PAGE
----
Trans man feels ‘blessed’ to have become pregnant and given birth
A transgender man has said he is “blessed” to have been able to give birth, after putting his transition on hold to enlarge his family.
Having lived as a man for three years, Mr Kearns postponed his physical transition in order to give birth to another child.
“So even though I knew I was a man and was quite comfortable with the fact that I was transgendered, I had to put the physical transition on hold whilst I gave birth,” ABC Australia reports.
Mr Kearns and his then-partner Zu White already had one child – but due to complications during the first birth, he decided to carry their second child.
“I understand my story may seem confusing. I see it as a simple thing. My body was blessed with the ability to provide life,” Mr Kearns said.
In 2010 Mr Kearns started seeing a gender specialist to seek approval to have testosterone treatment and chest surgery.
He said he was nervous about telling his psychiatrist he planned to have a baby and that there were times when he found the pregnancy both physically and mentally challenging.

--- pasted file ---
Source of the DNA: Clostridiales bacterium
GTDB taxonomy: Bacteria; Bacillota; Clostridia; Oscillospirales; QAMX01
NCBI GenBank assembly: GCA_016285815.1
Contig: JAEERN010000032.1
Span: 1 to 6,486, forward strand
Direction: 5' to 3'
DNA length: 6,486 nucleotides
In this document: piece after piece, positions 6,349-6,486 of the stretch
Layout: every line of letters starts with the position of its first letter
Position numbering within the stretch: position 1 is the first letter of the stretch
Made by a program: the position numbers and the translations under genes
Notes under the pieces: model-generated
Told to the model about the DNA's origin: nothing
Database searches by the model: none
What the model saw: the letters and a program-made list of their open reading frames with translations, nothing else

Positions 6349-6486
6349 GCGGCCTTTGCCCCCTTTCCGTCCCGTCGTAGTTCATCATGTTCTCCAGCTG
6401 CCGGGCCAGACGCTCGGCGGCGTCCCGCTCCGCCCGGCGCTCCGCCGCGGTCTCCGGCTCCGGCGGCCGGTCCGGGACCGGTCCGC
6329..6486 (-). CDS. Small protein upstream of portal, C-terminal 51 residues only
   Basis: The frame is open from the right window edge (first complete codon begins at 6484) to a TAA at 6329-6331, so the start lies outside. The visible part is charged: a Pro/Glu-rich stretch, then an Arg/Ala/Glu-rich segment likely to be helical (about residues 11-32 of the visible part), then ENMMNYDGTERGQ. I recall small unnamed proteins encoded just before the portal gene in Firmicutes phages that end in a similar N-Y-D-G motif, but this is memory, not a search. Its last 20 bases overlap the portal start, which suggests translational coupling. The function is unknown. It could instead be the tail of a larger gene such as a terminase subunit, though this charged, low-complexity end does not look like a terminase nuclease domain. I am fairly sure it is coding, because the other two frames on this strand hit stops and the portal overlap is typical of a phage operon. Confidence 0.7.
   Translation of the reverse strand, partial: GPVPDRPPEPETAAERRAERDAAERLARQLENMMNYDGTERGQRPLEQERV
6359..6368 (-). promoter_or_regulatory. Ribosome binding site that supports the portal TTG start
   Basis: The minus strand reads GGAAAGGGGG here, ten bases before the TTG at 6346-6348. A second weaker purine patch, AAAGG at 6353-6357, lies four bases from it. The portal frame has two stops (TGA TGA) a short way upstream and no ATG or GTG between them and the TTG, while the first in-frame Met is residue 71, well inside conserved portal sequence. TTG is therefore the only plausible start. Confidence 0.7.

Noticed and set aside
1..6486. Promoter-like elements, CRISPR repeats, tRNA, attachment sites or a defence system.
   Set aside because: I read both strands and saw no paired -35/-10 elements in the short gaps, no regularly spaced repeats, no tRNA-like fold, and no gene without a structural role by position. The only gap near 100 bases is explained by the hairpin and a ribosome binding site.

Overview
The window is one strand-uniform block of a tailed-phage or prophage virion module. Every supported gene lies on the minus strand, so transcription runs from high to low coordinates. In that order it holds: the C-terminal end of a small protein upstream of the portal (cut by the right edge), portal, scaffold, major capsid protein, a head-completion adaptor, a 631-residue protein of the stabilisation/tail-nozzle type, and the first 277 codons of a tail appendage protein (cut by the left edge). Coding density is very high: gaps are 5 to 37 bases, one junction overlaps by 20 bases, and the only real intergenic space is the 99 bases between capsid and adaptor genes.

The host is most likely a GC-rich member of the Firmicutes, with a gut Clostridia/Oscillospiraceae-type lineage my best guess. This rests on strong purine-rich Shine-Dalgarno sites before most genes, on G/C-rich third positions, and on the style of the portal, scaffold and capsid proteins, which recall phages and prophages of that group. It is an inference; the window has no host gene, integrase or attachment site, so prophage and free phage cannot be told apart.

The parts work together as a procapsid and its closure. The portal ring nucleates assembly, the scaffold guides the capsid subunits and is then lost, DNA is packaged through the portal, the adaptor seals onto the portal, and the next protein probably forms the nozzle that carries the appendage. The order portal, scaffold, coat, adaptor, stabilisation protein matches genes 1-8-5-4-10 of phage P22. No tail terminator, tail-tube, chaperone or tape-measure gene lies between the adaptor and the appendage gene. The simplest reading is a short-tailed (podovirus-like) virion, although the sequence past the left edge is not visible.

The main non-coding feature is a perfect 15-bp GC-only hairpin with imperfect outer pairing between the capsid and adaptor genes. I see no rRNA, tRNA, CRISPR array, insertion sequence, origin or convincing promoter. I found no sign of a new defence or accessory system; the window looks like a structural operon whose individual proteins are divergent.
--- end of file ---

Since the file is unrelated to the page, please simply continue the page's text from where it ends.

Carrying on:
“I was concerned that he wouldn’t see me as a man or I guess maybe I wouldn’t be trans enough or it would be misconstrued as a desire to be a woman,” he said.
“Regardless of what clothes you wear or anything else they start seeing the quintessential female form.”
Despite their split, Ms White says her former partner is the perfect father to their children.
“I was really concerned for AJ whilst he was pregnant because I knew he had such strong dysphoria and that it caused a lot of anguish… but somehow he found the inner strength.”
Ms White said AJ was “exactly what I would have ordered” for a father.
“He is committed, he’s devoted, he’s very easy to work with,” she said.
The pair say they have been honest with their children about how they were conceived.
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“Most probably my greatest fear is that my children will bear the brunt of people’s ignorance,” Mr Kearns said.
“People’s perception of what makes a family is becoming broader.
“I think as long as the child knows it’s deeply loved that’s what makes a family. So the fact that I have my own gender history I guess or story makes me no less a good parent.
“There’s nothing experimental about this, we’re just living our lives and being authentic and I think if you were going to raise a child that’s the least you give them is the sense that they should be themselves.”
Mr Kearns, who has a Masters in Fine Arts, documented his pregnancy and transition every month for two years with photographer Alison Bennett.